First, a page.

Cyril's Cabinet: What happened behind the scenes

It’s official: President Cyril Ramaphosa, followed by Chief Justice Mogoeng Mogoeng, walks the red carpet to the swearing-in ceremony of his new Cabinet. (Delwyn Verasamy)

It’s official: President Cyril Ramaphosa, followed by Chief Justice Mogoeng Mogoeng, walks the red carpet to the swearing-in ceremony of his new Cabinet. (Delwyn Verasamy)

The negotiations started before the elections and continued until the very last moment. After the president briefed alliance partners and the ANC’s top brass on the final list of ministers and their deputies late on Wednesday, the small group was kept inside the Union Buildings. Their phones were taken away: nobody would put a spoke in the president’s big reveal


In an unprecedented consultation process that saw names of potential Cabinet ministers moved on and off the list, President Cyril Ramaphosa has managed to keep his allies close and his enemies closer.

After canvassing a host of well-placed sources, the Mail & Guardian can reveal some of the machinations that went into the Cabinet restructure and how individuals were selected to fill key posts.

The intrigues included burning the midnight oil on what to do with Barbara Creecy, the trade-offs to retain Tito Mboweni as finance minister, appeasing the Jacob Zuma/Ace Magashule faction, how to exclude Bathabile Dlamini, all the while appeasing both business and labour.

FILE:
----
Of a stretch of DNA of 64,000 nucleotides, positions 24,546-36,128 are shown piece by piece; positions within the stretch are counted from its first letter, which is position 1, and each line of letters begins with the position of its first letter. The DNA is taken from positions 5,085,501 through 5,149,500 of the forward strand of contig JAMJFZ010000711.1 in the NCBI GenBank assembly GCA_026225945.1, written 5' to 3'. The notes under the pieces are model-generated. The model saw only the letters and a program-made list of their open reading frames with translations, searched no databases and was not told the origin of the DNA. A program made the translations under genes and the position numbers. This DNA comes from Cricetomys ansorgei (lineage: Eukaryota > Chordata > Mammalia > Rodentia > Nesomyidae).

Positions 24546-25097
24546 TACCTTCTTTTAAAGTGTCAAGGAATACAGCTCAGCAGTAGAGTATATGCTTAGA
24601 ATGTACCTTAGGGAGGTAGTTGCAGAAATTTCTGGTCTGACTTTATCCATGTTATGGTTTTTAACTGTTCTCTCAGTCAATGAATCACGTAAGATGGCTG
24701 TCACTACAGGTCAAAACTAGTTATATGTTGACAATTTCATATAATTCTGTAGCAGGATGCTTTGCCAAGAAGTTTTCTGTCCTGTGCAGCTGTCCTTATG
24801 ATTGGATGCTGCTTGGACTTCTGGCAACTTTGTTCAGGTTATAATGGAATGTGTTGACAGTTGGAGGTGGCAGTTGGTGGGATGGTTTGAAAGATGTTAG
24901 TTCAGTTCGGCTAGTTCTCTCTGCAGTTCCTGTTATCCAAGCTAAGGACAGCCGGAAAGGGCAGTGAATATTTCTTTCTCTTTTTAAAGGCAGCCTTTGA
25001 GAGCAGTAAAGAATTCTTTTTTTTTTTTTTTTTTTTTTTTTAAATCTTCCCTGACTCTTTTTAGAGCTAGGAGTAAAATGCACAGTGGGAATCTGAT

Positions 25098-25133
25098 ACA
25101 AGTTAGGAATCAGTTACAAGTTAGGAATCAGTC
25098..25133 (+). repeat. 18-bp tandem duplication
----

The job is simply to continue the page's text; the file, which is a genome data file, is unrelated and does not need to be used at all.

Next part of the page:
Ultimately, the Cabinet is designed to shore up Ramaphosa’s support inside the ANC, the alliance and society as a whole.
As one source put it, “no one is unhappy”. This is largely because of the intense consultation process held in the run-up to the announcement.

It is understood that the process began well before the elections, in which the broad principles of restructuring the Cabinet were discussed. The second step was the mechanics that went into merging departments and the last element was determining geographical spread, demographics and gender.

“In appointing a new national executive, I have taken a number of considerations into account, including experience, continuity, competence, generational mix and geographic and demographic and regional diversity,” Ramaphosa said, announcing his Cabinet on Wednesday night.

A pool of names was initially brought to the ANC and its alliance partners by the presidency, with people assigned to particular positions — and the wrangling over posts and individuals began. Finally, a shortlist was arrived at.

The final consultation happened on Wednesday, with alliance partners and the ANC’s top brass coming together to hear the final outcome of the intensive process from Ramaphosa. The small group of leaders was not permitted to leave the Union Buildings after the briefing and their phones were taken away until the announcement was made late that evening. The consultation process was described by Cosatu as “unlike any other” Cabinet discussions in the past decade.